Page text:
Assessing Recurrence Risk Following Acute Venous Thromboembolism

Use of Algorithms

Daniela Poli; Gualtiero Palareti

Disclosures

Curr Opin Pulm Med. 2013;19(5):407-412. 

In This Article

Clinical Risk Factors Associated With Recurrent Venous Thromboembolism

Several risk factors are associated with recurrence; however, their weight in determining recurrent VTE is different and still not completely defined. We examined the different risk factors.

Type of Venous Thromboembolism Event

Patients with isolated distal deep vein thrombosis (DVT), especially if provoked by a major transient risk factor, have a very low risk of recurrence; therefore, a short course of anticoagulant therapy is recommended (6–12 weeks).[5,12]

Duration of Anticoagulant Therapy

In a recent meta-analysis of individual patient data from randomized trials, during the 2 years after stopping anticoagulant therapy, treatment of 3 months compared with longer treatment was associated with similar risk of recurrence.[12] Therefore, although anticoagulants are very effective in preventing recurrence while patients are receiving therapy, when anticoagulants are stopped patients with unprovoked VTE have a high risk of recurrence independently from the duration of therapy.

Male Sex

The risk of recurrent VTE is higher in men, with a relative risk vs. women of about 1.6.[13,14] In patients with a first unprovoked VTE, men have a 2.2-fold higher risk of recurrence than do women, which remains 1.8-fold higher in men after adjustment for previous hormone-associated events. Instead, in patients with a first provoked VTE, the risk of recurrence does not differ between men and women.[14] Indefinite anticoagulation should be considered strongly in men with unprovoked events.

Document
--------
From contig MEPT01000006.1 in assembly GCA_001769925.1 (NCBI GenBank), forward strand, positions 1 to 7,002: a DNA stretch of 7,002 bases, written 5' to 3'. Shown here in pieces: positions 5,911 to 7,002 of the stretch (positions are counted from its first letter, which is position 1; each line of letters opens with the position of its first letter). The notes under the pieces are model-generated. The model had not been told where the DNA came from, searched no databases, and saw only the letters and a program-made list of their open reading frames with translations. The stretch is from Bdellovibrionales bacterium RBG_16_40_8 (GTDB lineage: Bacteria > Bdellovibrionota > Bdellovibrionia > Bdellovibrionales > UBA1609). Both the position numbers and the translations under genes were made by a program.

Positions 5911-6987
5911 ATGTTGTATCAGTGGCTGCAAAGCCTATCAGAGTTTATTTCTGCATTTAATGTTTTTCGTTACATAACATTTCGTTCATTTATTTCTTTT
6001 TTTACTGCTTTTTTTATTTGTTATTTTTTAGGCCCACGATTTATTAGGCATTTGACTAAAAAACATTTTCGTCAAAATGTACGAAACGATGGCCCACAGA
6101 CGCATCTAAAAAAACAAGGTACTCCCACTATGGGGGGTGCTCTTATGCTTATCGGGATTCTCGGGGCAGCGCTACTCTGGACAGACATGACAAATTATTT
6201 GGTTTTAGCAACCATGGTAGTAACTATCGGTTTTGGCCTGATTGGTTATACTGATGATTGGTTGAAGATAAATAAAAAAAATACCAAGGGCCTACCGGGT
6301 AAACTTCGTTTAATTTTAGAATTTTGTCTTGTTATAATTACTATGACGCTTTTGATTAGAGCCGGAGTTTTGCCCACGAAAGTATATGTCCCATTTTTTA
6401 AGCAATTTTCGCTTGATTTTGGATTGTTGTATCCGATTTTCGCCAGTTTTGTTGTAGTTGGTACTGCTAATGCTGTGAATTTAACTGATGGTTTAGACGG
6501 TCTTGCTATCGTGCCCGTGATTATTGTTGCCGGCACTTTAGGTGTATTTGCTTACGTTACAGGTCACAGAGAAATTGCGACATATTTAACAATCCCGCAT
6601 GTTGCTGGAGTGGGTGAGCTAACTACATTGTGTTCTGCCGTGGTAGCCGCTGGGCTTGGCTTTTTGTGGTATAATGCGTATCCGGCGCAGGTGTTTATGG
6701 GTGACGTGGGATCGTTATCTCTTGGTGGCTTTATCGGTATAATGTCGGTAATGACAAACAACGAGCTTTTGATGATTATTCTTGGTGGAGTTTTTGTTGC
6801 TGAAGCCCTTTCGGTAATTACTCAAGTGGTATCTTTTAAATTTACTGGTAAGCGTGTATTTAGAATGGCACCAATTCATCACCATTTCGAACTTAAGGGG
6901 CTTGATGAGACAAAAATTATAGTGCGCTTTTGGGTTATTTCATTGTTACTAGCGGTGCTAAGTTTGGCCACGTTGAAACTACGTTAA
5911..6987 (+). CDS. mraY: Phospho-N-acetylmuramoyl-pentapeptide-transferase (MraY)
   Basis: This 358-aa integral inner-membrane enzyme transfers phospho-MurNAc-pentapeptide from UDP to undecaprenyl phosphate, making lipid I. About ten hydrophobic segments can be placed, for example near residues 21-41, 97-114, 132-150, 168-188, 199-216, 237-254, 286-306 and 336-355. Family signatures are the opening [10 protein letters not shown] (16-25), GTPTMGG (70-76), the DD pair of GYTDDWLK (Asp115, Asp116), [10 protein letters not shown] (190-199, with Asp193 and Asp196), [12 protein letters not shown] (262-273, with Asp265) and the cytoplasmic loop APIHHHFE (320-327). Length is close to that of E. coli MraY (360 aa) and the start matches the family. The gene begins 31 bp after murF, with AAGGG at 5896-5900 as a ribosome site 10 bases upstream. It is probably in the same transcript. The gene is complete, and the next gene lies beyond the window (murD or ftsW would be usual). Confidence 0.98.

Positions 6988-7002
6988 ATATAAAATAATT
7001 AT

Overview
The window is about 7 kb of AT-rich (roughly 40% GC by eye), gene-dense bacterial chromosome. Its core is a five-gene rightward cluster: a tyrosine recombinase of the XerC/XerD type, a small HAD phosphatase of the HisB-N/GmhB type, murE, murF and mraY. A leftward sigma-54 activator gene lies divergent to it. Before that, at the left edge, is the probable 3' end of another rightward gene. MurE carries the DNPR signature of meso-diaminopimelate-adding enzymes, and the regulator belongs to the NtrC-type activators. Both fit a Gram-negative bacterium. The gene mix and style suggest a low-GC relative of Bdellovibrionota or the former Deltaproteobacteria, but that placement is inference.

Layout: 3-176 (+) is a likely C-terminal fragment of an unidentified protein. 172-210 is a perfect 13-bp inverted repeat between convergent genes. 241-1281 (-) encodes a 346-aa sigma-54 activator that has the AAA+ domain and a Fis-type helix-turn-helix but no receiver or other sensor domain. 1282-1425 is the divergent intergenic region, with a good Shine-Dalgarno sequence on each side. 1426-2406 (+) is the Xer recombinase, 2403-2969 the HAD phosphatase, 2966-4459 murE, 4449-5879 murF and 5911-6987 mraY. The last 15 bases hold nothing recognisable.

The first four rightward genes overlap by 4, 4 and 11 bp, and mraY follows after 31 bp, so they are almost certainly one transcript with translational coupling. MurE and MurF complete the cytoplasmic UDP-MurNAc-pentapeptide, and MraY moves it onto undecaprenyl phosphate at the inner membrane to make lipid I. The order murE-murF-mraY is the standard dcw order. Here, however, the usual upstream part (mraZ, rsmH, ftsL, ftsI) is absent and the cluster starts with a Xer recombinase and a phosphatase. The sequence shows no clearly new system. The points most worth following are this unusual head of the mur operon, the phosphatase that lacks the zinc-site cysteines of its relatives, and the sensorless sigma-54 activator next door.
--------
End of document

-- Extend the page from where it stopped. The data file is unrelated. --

Thrombophilia, Lupus Anticoagulant, and Antiphospholipid Antibodies

Hereditary thrombophilia, such as factor V Leiden mutation, prothrombin gene mutation, antithrombin deficiency, protein C deficiency, protein S deficiency, high levels of factor VIII and XI, or hyperhomocysteinemia, are detected in more than 50% of patients with a first unprovoked VTE. However, these abnormalities are associated with a slight increase of the risk of recurrent VTE. In addition, studies addressing the duration of treatment based on thrombophilia markers failed to identify the high-risk patients.[15] Therefore, some authors do not recommend thrombophilia tests in patients after a first VTE event[16] and the duration of treatment is rarely influenced by these data.

Instead, acquired thrombophilia because of antiphospholipid syndrome is of great relevance. The diagnosis of the antiphospholipid syndrome should be made when patients with a thrombotic event show the presence of lupus anticoagulant, and anticardiolipin antibodies and antiα2 glycoprotein-I antibodies in two repeated tests performed 8–12 weeks apart.[17] Patients with a first episode of VTE have a two-fold higher risk of recurrent VTE than those with negative tests; therefore, a long-term treatment is warranted for these patients.[18]

Cancer

Thrombotic events are the second leading cause of death in cancer patients (after cancer itself) and are associated with worsened short-term and long-term survival.[19] The risk of recurrent VTE after stopping therapy in patients with cancer is still uncertain, estimated at an annualized rate of about 15%, although it varies according to the presence of metastasis or whether undergoing chemotherapy, or in rapidly progressing cancer. The standard of care for the treatment of acute VTE in patients with active cancer is treatment with low molecular weight heparins (LMWH) for at least 6 months, on the basis of available data that demonstrate this nearly halves recurrent acute VTE.[20] The optimal duration of anticoagulation in cancer patients with VTE is not known, but extended anticoagulation beyond the standard 6 months should be considered, especially for those with active cancer and those receiving anticancer treatments.[5] When cancer is not considered active or chemotherapy is stopped, oral anticoagulation could be stopped.

D-dimer